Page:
Bufferbloat – or why you need intelligent edge control of flows

Bufferbloat – or why you need intelligent edge control of flows

As part of an investigation into several other things, my Internet research dredged up some work by Jim Gettys on Bufferbloat, which was related closely enough to my intended target to get stuck into it a little more.

It has previously been believed that adding buffers across a network to help mitigate against packet loss is a “good thing?” Especially if we’re going to be dealing with VoIP and other protocols sensitive to packet-loss, but in some cases, it isn’t. Bufferbloat is the phenomenon caused by these buffers when the data source(s) can generate enough data to fill these (often deep) buffers, and thereby destroy the linkage between TCP’s congestion control mechanism and the actual data rate.

The congestion leads to added latency, increases packet loss, lowers network efficiency (all those retransmitted packets take up space that other data should use), and lowers throughput. These are all situations that we have experienced on the Internet, every day, and shown in the sporadic performance downloading large files across the Internet.

There is a nice introduction to bufferbloat on the team’s web page, which explains the problem. Every buffer within a network is a potential problem as if data can be sent into the system faster than the buffer can empty, this has a knock-on impact on the performance of the flow. (Of whatever application or protocol.) Whilst this does optimise the use of bandwidth in the network, (i.e. it keeps it full), it doesn’t maximize the performance of the flows, and this means that the network efficiency drops as it’s carrying many packets that are re-transmissions of the original (still buffered) data, because it hasn’t yet arrived.

The solution in the past has been to implement technologies such as random early discard (RED) to determine if the buffer is filling and to selectively discard packets on flows that occupy more of the buffer than others. But it hasn’t always fixed the problem, and leads to packet loss for the more substantial flows, reducing their efficiency in the network.

While the Bufferbloat project is looking at ways to minimise buffer size (and potentially self-tune the buffers within devices), the situation exists in every network because buffers are cheap (both in parts and logic) to implement. But it may take a long time until router and switch (and all the other bits of comms kit) suppliers fix their environments to adjust automatically. The internet might be a challenge for a while, but it’s certainly possible to improve the enterprise environment.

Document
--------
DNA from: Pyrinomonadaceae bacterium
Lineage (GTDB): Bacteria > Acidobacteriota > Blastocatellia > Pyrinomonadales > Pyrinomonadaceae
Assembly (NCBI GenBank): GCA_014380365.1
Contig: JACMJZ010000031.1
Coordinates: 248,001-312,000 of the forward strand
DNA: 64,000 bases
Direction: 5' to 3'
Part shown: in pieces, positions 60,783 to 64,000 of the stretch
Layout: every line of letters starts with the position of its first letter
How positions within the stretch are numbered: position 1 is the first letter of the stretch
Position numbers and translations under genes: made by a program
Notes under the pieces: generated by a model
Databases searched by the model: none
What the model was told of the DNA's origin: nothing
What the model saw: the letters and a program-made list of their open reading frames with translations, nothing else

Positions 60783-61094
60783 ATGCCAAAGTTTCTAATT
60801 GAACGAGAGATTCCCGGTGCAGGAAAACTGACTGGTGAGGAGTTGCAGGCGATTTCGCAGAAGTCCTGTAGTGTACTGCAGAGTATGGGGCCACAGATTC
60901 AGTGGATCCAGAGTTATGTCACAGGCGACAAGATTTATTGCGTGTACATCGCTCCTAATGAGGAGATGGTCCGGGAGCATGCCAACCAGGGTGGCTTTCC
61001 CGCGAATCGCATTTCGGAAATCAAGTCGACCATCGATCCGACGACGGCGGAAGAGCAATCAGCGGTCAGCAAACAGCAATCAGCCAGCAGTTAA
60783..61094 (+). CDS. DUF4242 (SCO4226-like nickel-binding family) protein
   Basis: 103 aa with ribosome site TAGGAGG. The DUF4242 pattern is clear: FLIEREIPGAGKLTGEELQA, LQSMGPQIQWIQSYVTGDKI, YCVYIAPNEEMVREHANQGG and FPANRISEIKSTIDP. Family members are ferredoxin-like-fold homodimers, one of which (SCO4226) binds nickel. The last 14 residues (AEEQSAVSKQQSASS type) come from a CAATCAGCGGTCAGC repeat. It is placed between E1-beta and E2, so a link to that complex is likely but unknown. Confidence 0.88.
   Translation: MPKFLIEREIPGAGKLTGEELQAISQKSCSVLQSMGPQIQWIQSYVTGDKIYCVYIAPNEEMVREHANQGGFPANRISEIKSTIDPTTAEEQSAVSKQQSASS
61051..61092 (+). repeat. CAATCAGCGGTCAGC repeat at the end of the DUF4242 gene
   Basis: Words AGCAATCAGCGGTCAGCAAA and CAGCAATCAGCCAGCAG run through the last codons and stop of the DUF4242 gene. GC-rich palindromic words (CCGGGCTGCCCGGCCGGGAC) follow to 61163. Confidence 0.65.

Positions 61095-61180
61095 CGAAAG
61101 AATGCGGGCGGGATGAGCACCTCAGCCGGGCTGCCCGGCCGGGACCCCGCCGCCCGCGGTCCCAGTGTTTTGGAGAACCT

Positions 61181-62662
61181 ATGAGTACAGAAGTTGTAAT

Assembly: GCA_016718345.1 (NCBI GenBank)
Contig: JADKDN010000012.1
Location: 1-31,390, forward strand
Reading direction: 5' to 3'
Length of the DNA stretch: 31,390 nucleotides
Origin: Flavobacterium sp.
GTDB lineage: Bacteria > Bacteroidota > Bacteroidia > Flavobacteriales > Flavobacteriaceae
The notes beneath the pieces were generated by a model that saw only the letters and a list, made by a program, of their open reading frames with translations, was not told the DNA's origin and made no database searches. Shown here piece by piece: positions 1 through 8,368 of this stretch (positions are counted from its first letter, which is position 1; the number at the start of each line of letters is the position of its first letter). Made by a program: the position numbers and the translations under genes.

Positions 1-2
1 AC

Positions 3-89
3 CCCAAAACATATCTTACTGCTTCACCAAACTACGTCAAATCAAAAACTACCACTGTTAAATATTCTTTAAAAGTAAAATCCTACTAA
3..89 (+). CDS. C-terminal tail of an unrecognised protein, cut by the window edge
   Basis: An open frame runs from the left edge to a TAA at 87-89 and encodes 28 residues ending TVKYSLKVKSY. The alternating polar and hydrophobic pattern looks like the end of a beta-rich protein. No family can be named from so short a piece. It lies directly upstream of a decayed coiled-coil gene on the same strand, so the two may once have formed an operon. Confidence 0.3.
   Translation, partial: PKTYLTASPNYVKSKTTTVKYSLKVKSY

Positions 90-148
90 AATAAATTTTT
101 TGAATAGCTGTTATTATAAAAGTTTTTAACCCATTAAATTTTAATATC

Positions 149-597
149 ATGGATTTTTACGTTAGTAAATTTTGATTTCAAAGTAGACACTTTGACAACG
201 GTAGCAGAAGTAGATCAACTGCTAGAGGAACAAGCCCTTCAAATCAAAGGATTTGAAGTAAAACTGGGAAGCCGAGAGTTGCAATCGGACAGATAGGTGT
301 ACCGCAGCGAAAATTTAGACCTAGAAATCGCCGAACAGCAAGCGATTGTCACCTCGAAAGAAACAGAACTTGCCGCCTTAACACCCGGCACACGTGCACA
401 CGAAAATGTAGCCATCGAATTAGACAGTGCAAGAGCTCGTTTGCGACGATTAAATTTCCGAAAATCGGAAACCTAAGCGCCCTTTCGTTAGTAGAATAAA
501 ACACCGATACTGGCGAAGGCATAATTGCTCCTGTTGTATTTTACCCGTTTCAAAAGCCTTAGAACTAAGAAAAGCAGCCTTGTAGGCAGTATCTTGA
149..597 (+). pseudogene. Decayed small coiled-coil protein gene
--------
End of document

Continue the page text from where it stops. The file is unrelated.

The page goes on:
So how do you manage the performance of a network if the feedback mechanisms are broken? I believe that the best mechanism is the management of the performance of each flow against the available bandwidth at the edge of the network. How can we implement one of these?

We need:

  • A system with intelligence at the edge
  • A way of understanding the available bandwidth in use at each point
  • A mechanism to ensure that packet loss is managed to protocols that are less ‘important.’
  • A mechanism to determine if there is bufferbloat in the network core

It sounds like just the sort of things that the Ipanema TechnologiesAutonomic Networking System delivers.

Update: 16 July 2016 – Ipanema Technologies was acquired by InfoVista in April 2015. In June 2016, the websites were merged, and www.ipanematech.com now leads to www.infovista.com.
John Dixon

John Dixon is the Principal Consultant of thirteen-ten nanometre networks Ltd, based in Wiltshire, United Kingdom. He has a wide range of experience, (including, but not limited to) operating, designing and optimizing systems and networks for customers from global to domestic in scale. He has worked with many international brands to implement both data centres and wide-area networks across a range of industries. He is currently supporting a major SD-WAN vendor on the implementation of an environment supporting a major global fast-food chain.

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